The landmark housing legislation that became law on Wednesday may have focused on the countless number of American homeowners at risk of foreclosure, but the rescue package also acknowledged the need for triage and help in communities that are dealing with plummeting home values, maintaining vacant properties, and rising crime rates as a result of mounting foreclosures.
Among its many provisions, the Housing and Economic Recovery Act of 2008 authorizes states to issue an additional $11 billion in tax-free municipal bonds for programs such as low-interest loans to first-time home buyers, construction of low-income rental housing, and subprime loan refinancing. The goal? To stabilize ravaged areas before they fall into blight.
“This is undoubtedly the single most important piece of housing legislation we have seen in many years,” said Michael Rubinger, president and CEO of the Local Initiatives Support Corp. (LISC), a nonprofit organizer of public-private neighborhood revitalization efforts. “There is no greater threat to the stability of any community than the escalating impact of boarded-up, vacant properties.”
Nearly 740,000 U.S. properties entered foreclosure during the second quarter of 2008, constituting a 121 percent increase in a year-over-year comparison, according to RealtyTrac.
Federal lawmakers hope the boost in bond financing will complement proactive measures and expand pilot programs that are already underway at state and local levels. Last week, California Governor Arnold Schwarzenegger launched the “Community Stabilization Home Loan Program,” a $200 million initiative which will provide up to 1,000 below-market fixed rate loans to first-time home buyers purchasing foreclosed properties in communities hit hard by the downturn. “This is not for investors or for speculators; this is specifically for people that are really in need of those kinds of homes,” Schwarzenegger said during a launch ceremony, noting that the program seeks to “pump up those areas most in need of economic stimulus.” The program will be funded by tax-exempt bonds.
How best to rejuvenate traumatized communities, however, remains a subject of debate.
According to Congress, part of the answer appears to be sending more money to the front lines. In addition to the bond authorization, the housing rescue package earmarked almost $4 billion in community development block grants for the purchase and rehab of foreclosed properties in distressed neighborhoods. (Block grant programs allocate lump sums of money to states and municipalities, giving them the discretion to disburse funds based on local needs.) Still, it proved to be one of the most controversial components of the housing legislation – one that was derided as a bailout for lenders. President Bush even initially threatened to veto the bill on grounds that the program would encourage lenders to fast-track foreclosures instead of working toward solutions that would allow cash-strapped borrowers to stay in their homes.
Community redevelopment advocates have argued that’s not a likely outcome from the legislation. “No one wins from foreclosure. Both the homeowner and the lender incur significant losses,” said Ali Solis, vice president of public policy and industry relations for Enterprise Community Partners in Columbia, Md. The main priority, she said, is to “stop the cycle of disinvestment that foreclosure brings by recapturing those properties and quickly putting them back to productive use.”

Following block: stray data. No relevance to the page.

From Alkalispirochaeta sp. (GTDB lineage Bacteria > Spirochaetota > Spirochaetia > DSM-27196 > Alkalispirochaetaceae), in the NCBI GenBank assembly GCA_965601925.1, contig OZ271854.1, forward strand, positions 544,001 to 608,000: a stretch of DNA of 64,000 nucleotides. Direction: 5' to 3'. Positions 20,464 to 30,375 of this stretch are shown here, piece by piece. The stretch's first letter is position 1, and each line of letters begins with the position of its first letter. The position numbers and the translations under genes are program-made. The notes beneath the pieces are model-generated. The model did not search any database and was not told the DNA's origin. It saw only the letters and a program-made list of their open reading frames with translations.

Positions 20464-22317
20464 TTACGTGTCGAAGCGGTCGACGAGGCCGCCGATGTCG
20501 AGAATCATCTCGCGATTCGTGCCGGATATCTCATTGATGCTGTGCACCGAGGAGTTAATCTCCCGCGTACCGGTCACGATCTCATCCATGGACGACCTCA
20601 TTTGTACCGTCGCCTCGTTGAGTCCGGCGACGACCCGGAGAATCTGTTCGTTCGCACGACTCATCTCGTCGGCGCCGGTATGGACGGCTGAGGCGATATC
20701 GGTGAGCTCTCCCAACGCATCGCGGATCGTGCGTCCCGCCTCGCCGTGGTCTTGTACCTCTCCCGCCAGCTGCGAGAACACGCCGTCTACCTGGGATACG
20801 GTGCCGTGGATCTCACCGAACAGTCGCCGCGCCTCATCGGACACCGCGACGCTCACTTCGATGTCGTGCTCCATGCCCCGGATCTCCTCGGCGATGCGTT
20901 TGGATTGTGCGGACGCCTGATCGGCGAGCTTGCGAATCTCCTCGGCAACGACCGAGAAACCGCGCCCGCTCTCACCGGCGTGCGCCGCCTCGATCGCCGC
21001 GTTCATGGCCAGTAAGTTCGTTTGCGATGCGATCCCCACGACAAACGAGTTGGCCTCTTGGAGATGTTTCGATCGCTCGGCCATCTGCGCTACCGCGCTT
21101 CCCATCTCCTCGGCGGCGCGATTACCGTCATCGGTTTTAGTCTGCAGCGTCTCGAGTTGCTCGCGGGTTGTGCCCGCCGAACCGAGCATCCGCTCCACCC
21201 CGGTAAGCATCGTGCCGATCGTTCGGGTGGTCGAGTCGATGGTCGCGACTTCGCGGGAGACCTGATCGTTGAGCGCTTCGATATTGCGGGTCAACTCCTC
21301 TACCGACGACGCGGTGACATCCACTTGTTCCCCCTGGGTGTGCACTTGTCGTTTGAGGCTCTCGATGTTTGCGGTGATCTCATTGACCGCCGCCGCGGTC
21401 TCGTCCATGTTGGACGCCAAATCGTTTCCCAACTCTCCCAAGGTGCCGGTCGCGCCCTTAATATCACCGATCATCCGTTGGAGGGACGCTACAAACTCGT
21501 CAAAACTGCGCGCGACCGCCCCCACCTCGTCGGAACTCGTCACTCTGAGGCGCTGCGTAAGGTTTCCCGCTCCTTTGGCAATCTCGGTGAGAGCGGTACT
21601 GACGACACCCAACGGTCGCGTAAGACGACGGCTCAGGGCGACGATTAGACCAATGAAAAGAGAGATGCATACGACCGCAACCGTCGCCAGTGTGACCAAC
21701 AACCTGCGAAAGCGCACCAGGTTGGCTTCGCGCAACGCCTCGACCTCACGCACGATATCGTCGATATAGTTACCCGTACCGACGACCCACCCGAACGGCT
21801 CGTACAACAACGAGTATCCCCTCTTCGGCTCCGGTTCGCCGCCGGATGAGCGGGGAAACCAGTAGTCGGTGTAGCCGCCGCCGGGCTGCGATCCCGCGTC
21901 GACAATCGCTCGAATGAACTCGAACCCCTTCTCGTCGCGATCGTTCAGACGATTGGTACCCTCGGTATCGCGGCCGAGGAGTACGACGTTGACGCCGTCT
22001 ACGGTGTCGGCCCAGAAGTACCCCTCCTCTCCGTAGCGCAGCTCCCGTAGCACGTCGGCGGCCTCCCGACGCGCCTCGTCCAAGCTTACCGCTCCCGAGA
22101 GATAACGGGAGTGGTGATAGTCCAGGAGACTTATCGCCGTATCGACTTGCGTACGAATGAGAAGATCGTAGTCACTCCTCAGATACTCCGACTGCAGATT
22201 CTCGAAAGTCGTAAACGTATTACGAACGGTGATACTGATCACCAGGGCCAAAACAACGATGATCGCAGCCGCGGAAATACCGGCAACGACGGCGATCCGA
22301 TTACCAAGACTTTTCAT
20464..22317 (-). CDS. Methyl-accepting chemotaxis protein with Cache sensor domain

But it’s too early to know whether or not such programs will actually solve the problems exposed by the current housing crisis. “You’ve got a very tight credit market now, so if you’re talking about fixing up and reselling homes, there are not a lot of people who will be able to buy them,” says John McIlwain, senior fellow for housing with the Urban Land Institute. “If I were a for-profit builder, I would be cautious. I wouldn’t want to get stuck with homes I couldn’t sell.”
By some projections, the fate of many at-risk communities could worsen before it improves. The Center for Responsible Lending estimates that some 45 million American homes that are not facing foreclosure will decline in value by $233 billion, with the steepest falls occurring in 2008 and 2009. A similar report released by the Pew Charitable Trusts in April predicted that 40 million neighboring homeowners in the vicinity of foreclosed properties could see their property values and municipal tax bases erode by as much as $356 billion over the next two years. Such depreciation won’t help the inertia of would-be home buyers who are afraid to commit to a contract for fear that today’s neat and tidy neighborhood will turn into tomorrow’s slum. A Zogby poll conducted by the U.S. Conference of Mayors earlier this year found that Americans are more concerned about street crime and neighborhood safety than they are about international terrorism.
“[The block grants] may stop the sickness from spreading but not necessarily cure the cancer,” McIlwain said. “We know that inner cities and outer-edge suburbs are the areas that have been hardest hit by foreclosures. If you are selling foreclosed properties [in the exurbs] to low-income families that are an hour away from their jobs and they have to drive to work using $4-per-gallon gas, what benefit are you really giving them?”
Jenny Sullivan is senior editor, design, at BUILDER magazine.